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I'm reading a book on Java EE 6 and I met with the following parts:

"Stateless: The session bean contains no conversational state between methods, and any instance can be used for any client."

"Stateful: The session bean contains conversational state, which must be retained across methods for a single user."

What does "conversational state" mean ? Has somebody real world example to explain it ?

Thanks in advance.

II. Why this classification of beans so important ? It tells nothing with correct explanation either or for beginner (at first sight ) So thanks to you I got the logical difference, but why this kind behaviour so important ?

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3 Answers 3

up vote 9 down vote accepted

at the most basic, "conversational state" refers to the value of instance fields.

For stateless session beans, the container does not guarantee that subsequent method invocations will use the same EJB instance (from the pool), hence you cannot assume that the values you placed when you call a bean method, will still be there when you call the method again (or another method of the bean).

For stateful session beans, the container guarantees that subsequent calls will use the same EJB instance, hence you can keep instance field values.

For the sake of an example, say you have a bean that has an increment() and a retrieve() method. Increment increases the stored value, and retrieve gets the current stored value.

For a stateless session bean, if you call the increment() method 5 times, it is not guaranteed that when you do a retrieve(), you'll get a 5. It is up to the container which EJB it'll assign to your call. So if you are assigned a new EJB instance, then you'll get a zero. It is also possible that the container has not cleaned up your EJB instance, so it might be possible to get a 5 -- but it is not guaranteed.

For a stateful session bean, if you call the increment method 5 times, when you retrieve the value you'll get a 5. The container guarantees that the EJB that was used the first time you called will be used for all subsequent calls.

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Thanks for you time and effort, if you have time can you explain my second II. question ? –  cscsaba Mar 1 '11 at 14:08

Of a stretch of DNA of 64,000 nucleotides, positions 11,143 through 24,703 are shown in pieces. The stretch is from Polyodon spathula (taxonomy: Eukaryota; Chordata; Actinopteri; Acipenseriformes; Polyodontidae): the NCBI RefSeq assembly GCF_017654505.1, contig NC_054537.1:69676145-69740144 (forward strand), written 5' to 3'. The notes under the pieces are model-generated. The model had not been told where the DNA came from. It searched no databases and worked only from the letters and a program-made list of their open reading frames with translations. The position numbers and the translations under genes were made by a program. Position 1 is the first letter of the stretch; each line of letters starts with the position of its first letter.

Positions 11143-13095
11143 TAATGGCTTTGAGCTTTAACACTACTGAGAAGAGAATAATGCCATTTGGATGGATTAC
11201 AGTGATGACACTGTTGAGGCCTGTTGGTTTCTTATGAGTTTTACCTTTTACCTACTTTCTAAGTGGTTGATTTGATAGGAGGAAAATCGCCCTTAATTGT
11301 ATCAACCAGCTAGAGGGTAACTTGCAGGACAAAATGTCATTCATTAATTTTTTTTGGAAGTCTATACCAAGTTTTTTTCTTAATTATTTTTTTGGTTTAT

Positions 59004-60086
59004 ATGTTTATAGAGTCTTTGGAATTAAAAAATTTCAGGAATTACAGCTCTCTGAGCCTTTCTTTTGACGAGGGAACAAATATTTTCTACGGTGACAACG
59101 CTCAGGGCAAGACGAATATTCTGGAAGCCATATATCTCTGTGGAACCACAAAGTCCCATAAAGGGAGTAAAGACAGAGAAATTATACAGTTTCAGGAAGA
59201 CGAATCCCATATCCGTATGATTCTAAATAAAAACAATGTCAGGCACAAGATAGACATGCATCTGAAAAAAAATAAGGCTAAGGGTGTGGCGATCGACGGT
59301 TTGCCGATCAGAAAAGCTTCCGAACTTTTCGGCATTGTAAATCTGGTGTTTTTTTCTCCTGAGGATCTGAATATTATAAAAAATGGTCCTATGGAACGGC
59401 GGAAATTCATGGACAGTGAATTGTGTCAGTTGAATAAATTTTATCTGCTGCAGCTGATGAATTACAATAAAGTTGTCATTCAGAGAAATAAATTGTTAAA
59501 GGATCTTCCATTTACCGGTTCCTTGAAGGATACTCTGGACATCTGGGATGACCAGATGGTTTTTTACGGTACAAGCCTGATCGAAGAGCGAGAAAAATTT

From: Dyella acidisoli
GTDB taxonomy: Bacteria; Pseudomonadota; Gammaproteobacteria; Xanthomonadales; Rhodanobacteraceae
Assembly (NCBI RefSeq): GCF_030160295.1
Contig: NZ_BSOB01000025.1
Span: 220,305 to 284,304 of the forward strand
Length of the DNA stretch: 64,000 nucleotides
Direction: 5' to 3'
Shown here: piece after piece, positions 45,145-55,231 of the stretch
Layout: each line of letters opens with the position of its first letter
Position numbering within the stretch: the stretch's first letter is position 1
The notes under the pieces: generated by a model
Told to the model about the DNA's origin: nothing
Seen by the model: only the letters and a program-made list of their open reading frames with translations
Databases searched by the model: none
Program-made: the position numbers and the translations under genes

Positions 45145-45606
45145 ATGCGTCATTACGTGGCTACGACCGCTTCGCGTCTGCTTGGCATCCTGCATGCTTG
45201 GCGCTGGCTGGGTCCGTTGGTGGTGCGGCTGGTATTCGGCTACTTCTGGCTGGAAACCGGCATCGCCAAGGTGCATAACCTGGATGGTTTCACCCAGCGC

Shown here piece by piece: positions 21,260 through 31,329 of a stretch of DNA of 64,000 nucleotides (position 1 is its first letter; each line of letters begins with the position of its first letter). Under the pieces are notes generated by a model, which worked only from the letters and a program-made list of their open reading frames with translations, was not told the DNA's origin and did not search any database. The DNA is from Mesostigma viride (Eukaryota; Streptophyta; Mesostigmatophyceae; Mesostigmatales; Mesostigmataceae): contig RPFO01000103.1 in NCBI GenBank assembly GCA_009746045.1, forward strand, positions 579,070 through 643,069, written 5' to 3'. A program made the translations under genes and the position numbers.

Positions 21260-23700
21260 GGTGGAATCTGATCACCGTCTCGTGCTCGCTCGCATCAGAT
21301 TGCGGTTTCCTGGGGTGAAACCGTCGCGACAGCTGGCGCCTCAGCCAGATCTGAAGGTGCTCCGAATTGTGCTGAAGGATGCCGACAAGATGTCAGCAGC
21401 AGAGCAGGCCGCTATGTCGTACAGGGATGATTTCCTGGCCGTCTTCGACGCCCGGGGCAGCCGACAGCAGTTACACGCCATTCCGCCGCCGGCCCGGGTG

A real world example of a conversational state would be Shopping Cart. A user can add several items to shopping cart one by one and then call checkout. All the added times would be there

Suppose the cart is stateful, i.e. it will keep the conversational state.

cart.add(item1);  // suppose cart keep tracks of item by adding it to ArrayList

cart.checkOut();    // at this stage both item1 and item2 would be there in ArrayList.

If the cart is stateless, each call will be independent of previous ones and at checkout it can have nothing.

For your second point The distinction is necessary due to differences in behaviour of both beans. Maintaining state require resources therefore stateful beans are not as scalable as stateless beans.

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Thanks for you time and effort, if you have time can you explain my second II. question ? –  cscsaba Mar 1 '11 at 14:09
Thanks again anergy. –  cscsaba Mar 1 '11 at 17:10

Regarding the second part of the question, from the java EE 6 tutorial you can read the following:

When toUse Session Beans

Stateful session beans are appropriate if any of the following conditions are true.

  • The bean’s state represents the interaction between the bean and a specific client.
  • The bean needs to hold information about the client across method invocations.
  • The bean mediates between the client and the other components of the application, presenting a simplified view to the client.
  • Behind the scenes, the bean manages the work flow of several enterprise beans.

To improve performance, you might choose a stateless session bean if it has any of these traits.

  • The bean’s state has no data for a specific client.
  • In a single method invocation, the bean performs a generic task for all clients. For example, you might use a stateless session bean to send an email that confirms an online order.
  • The bean implements a web service.

Java EE 6 Tutorial

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